Some Notes on the MLA Job Information List

I don’t remember exactly when the MLA digitized all of the issues of the Job Information List, but I was excited about what these documents could tell us about institutional history, the job market, salary trends, and many other things. The PDFs hosted by MLA are image scans, however, which are not immediately searchable as plain text. A variety of OCR solutions are available, but I personally was too lazy to attempt to use any of them.

Jim Ridolfo, not suffering from this despicable sloth, used OCRkit to create searchable versions of the JIL. He then generously made them available. There are several ways that you can work with these documents after you’ve extracted them from the tar archive: you can search them with your machine’s built-in indexer (I’ve only tried this with the Mac OS), convert them with pdftotext or similar to text documents and then use regular command-line utilities (or not convert them and use grep with the appropriate flags to handle binary files—I found this too annoying to deal with personally). Converting each PDF to text with pdftotext requires the use of find, xargs, or a simple shell script, as globbing of the form pdftotext \*.pdf will not work.

I first, following Ridolfo’s example, looked for the first example of various things. The first mention of “post-colonial” was in an ad from Williams in 1983, “science fiction” in Clemson’s ad from 1974, for example. I discovered some brazen evidence of the gender dynamics of the profession from the mid-late 60s:

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And another disturbing thing from that ad is the apparent evidence that salaries have not kept pace with inflation. The Bureau of Labor Statistics’ inflation calculator reveals \$15.5K to be more than \$98K today, for example, which I suspect is not an Asst./Assoc. salary at the same institution today.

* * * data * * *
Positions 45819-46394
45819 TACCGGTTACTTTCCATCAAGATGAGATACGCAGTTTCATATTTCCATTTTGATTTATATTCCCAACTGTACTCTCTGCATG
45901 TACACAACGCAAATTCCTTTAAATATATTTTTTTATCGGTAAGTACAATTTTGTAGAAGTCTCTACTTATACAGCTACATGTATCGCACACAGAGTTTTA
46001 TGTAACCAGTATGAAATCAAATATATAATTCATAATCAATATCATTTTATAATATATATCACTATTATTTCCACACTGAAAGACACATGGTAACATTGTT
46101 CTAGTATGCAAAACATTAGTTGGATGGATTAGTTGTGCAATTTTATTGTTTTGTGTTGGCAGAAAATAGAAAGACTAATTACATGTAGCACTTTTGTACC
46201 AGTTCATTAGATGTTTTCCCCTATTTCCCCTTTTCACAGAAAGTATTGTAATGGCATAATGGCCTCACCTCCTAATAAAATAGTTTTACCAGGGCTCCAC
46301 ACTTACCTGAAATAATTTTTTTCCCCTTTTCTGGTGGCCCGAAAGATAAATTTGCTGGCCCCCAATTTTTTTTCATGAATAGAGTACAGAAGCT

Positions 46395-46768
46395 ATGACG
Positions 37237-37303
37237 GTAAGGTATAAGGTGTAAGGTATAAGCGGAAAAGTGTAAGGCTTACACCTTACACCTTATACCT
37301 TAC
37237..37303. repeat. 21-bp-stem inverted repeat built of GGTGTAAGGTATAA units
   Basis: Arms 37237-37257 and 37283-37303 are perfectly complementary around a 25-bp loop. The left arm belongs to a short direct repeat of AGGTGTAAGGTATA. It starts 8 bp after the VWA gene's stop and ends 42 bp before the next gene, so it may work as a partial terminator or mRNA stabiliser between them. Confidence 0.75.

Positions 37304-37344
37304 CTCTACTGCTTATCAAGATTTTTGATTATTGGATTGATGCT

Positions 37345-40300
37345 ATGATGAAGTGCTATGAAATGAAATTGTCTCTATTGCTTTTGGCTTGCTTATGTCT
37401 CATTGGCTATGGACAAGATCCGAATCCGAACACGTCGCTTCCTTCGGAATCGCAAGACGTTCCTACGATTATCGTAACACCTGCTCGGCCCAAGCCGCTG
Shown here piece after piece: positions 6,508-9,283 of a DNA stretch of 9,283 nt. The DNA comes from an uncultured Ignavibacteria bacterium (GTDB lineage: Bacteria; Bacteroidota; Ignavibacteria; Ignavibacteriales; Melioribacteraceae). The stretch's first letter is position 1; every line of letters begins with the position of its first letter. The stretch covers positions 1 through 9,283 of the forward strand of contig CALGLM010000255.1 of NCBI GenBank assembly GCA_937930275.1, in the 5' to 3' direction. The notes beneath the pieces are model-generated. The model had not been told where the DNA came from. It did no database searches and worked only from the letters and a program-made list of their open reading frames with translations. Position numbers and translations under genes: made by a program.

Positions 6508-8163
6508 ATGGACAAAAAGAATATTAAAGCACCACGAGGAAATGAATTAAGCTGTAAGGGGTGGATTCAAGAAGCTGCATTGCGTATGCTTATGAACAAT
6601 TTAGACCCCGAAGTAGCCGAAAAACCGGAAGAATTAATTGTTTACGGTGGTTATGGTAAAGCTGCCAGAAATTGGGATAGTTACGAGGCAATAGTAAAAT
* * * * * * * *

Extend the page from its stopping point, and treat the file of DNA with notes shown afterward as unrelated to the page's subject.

[UPDATE: Jack Lynch on facebook (one of the few facebook comments I was able to see, so I apologize if someone else pointed this out as well), noted that the St. Cloud State ad actually mentions this as a range for Full Professor, which is a reasonable figure adjusted for inflation.]

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Using a bit more automation, I used grep, sed, and uniq to create a csv of the frequency of search terms for each year, which I then imported into R and plotted. Here, for example, is a graph of the occurrences of the phrase “literary theory”

[UPDATE: The figures are not normalized for the number of jobs (or words in the job ads), so keep that in mind. 2007 had many more ads than 2008, for example. Again, I saw that Jack Lynch pointed this out on facebook.]


Even though this is a rough count because of OCR imperfections, overattention to verbose ads, and only counting the phrase itself, not jobs specifically asking for it alone, I still think this a useful measure of the institutionalization of the concept. I also charted “Shakespeare”

[UPDATE: Here is a graph to compare with the one above on "Shakespeare" that is normalized for the percentage of total words in all of the ads for that year. This is not the ideal way of counting its relative frequency. It's quite possible that the OCR does a better job with the more modern typesetting, and I haven't investigated this thoroughly.]

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“Post-Colonial” and “Postcolonial”




These graphs are just a simple and preliminary indication of what can be done with this data. With more attention, a queryable database that could create custom graphs of changes in sub-fields over time could be made. Slurping all of the salary ranges out of these ads and charting their growth (or lack thereof) relative to inflation could give us some more insight into the economic realities of the job market.